January 1986

Philadelphia_skylineWell Lou and I are both miserable at our jobs. I finally got a position at a small company in Philadelphia I thought would be good, but it is an absolute nightmare. The money beats what I had been doing before I got hired, which was waitressing at a Greek diner in Jersey. The restaurant owner was the epitome of a male chauvinist pig. He was short and fat and greasy and kept hitting on me, saying he wanted to make a baby together. When I left, I told him that I had to quit because my husband didn’t want me working anymore. I figured I’d go with something he could comprehend. I never told him I had a college degree and that I just hadn’t had luck finding a job yet in my field. I was so frustrated being home not working and not going to school. One day, I woke up to a phone call from a woman from personnel at a local company, who said they received my resume, and asked if I was still in the job market. She said Mr. Johnson would be giving me a call later that day for a telephone interview. I was so excited, and waited all day by the phone, but no call ever came. The next day, I called the company but there was no Mr. Johnson there. I didn’t know what to think. I must have made the whole phone call up in a dream, because they never did call me again, (or ever I guess, for that matter). Anyway, after that I started looking at jobs in restaurants so I could make some cash and kill time until I got a real job. It didn’t take long.

In October, I started working at a very small company in Philly. The guy who owns it is really quirky at best. When I first got there, his employees were still mad because he had gotten behind in payroll when he used the money to buy and scalp Live Aid concert tickets over the summer. My job was supposed to be temporary office manager while the regular woman was on maternity leave, and then I was to transition to being a programmer when she returned. The reality is the company is so small, that everybody is everything. I even clean the toilets because nobody else will do it, and the bathroom was disgustingly gross before I got there. Shipments received are all on COD because the company’s credit is shot. I have to dodge phone calls from bill collectors all day. He has some great clients who are doctors at the local hospitals, but he is mainly hoping that money will come in from a government contract we just put in a bid for, where we would build portable computers to be used by the military in the field. We put in a lot of work into that proposal, and barely delivered it there in time, but we made it just under the wire.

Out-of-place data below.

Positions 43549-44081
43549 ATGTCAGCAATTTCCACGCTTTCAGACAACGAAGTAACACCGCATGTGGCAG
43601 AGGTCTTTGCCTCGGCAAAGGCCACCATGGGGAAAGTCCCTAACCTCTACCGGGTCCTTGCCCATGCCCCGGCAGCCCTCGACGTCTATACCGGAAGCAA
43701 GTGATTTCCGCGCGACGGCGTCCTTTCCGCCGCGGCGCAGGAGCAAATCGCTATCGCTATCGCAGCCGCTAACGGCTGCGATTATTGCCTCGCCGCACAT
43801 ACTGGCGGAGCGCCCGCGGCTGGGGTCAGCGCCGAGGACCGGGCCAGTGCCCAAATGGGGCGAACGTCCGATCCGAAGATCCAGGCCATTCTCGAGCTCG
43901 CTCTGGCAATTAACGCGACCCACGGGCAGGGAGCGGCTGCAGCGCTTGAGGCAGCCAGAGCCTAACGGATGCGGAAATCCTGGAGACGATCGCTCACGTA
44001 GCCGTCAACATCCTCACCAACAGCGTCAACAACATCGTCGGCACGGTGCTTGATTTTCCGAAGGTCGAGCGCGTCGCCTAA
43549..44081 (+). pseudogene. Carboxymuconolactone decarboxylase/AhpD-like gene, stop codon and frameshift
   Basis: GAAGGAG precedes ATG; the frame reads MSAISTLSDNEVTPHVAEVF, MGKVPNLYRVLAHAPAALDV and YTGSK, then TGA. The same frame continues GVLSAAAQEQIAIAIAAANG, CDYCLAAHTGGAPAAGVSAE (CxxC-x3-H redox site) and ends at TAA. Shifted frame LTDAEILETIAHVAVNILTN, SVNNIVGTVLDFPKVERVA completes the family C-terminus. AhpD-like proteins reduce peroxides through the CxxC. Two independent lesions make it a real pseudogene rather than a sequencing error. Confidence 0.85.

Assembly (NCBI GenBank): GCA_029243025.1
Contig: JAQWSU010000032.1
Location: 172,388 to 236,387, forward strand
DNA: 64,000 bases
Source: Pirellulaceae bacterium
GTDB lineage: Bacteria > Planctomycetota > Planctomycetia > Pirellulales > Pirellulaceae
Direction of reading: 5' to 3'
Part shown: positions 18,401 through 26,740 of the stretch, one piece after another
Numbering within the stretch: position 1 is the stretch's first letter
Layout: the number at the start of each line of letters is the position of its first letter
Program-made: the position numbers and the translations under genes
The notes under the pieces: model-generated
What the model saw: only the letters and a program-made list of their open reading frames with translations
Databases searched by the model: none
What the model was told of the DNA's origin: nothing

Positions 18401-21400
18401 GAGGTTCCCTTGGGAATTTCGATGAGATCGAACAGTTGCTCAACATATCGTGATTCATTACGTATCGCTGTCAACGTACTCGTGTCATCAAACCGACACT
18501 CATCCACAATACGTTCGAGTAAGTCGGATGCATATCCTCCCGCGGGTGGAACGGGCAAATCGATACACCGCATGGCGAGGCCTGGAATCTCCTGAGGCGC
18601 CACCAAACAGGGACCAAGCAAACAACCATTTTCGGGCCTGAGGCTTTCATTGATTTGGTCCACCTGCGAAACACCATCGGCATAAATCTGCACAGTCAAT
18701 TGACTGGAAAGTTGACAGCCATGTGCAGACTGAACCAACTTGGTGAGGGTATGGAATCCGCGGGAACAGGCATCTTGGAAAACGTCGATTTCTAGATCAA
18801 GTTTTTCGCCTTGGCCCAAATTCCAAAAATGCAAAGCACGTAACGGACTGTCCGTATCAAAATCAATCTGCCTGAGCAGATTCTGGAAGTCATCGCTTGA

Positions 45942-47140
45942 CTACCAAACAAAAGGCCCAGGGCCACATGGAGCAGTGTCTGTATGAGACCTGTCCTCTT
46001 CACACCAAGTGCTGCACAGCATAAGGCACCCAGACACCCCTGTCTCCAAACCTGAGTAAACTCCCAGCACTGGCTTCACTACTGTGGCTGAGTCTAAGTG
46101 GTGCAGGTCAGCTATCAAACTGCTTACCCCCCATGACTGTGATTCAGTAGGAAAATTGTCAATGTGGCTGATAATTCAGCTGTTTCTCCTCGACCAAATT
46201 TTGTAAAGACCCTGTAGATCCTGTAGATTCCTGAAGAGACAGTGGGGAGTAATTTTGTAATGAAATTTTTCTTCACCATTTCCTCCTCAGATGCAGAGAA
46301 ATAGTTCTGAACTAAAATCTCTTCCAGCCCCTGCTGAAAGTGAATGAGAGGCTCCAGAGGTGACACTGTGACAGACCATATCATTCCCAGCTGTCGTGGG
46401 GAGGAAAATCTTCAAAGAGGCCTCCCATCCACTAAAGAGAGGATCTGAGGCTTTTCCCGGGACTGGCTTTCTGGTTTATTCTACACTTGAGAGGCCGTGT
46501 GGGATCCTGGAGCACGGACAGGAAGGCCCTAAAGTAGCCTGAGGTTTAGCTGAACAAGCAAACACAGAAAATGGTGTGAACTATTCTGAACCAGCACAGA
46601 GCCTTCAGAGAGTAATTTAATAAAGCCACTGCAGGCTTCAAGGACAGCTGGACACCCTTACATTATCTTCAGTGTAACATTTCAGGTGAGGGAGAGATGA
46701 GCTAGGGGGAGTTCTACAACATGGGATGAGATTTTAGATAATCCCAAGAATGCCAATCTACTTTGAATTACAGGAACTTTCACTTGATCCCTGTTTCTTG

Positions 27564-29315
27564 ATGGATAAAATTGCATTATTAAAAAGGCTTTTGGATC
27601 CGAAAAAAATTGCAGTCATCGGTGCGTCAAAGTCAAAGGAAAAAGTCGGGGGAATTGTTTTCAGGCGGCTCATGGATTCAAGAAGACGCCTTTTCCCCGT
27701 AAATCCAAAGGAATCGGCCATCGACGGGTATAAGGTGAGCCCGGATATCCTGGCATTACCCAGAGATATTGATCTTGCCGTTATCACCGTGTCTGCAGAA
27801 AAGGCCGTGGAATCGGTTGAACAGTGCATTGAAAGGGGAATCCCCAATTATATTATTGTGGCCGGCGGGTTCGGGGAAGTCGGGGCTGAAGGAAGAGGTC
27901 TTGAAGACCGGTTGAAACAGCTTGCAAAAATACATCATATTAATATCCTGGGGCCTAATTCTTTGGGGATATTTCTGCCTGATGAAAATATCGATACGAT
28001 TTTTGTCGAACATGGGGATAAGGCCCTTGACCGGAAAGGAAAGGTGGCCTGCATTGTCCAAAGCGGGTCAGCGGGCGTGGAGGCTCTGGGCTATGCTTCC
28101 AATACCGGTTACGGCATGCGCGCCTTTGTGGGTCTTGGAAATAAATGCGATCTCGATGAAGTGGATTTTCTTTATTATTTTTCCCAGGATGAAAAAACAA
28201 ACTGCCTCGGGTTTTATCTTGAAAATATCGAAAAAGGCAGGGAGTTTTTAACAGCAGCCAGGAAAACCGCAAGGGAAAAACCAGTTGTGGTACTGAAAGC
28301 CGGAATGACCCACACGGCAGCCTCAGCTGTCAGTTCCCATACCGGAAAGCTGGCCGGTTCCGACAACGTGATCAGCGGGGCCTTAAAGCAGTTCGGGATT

I’m still looking for another job. The only thing good about where I am is the money and the location. I take the train from Jersey, and sometimes I meet Lou for lunch downtown, but that may not be for much longer. He’s looking to get out of Price Waterhouse, because it’s such a bureaucracy there, and he’s frustrated because he does all the work and the more senior people take all the credit. He was so pissed when someone took Lou’s name off a report he had prepared. Now they want him to go on a long-term assignment down in Washington, DC working at the Mint, doing the same type of project he did here at the Philadelphia Mint. He thinks it is just going to suck, and doesn’t want to go. His manager has been trying to coach him, and called Lou a one-man band, and told him that he can’t just take his bat and ball and go home when he doesn’t like how the game is going. Lou basically told him that he could and he would. His previous manager told him that when Lou liked what he was doing, nobody could do a better job, but when he didn’t like it, there was nobody who could do it worse. That’s why it was time for him to move on before, and why it’s time again now. It just hasn’t been that long, so he’s worried that he’s going to get a reputation as a job hopper. I think wherever he goes next, he’s going to have to stay there for a while, so he’d better make sure he’s going to like it. He didn’t argue with what the managers said, because he knows they are right. We joke about the one-man band thing all the time. When he gets going about his work issues, I’ll pretend I’m playing a trumpet and banging symbols between my knees. It makes him laugh. I tried to buy a little one man band statue for Christmas but couldn’t find one. Maybe I should get him a bat and ball.

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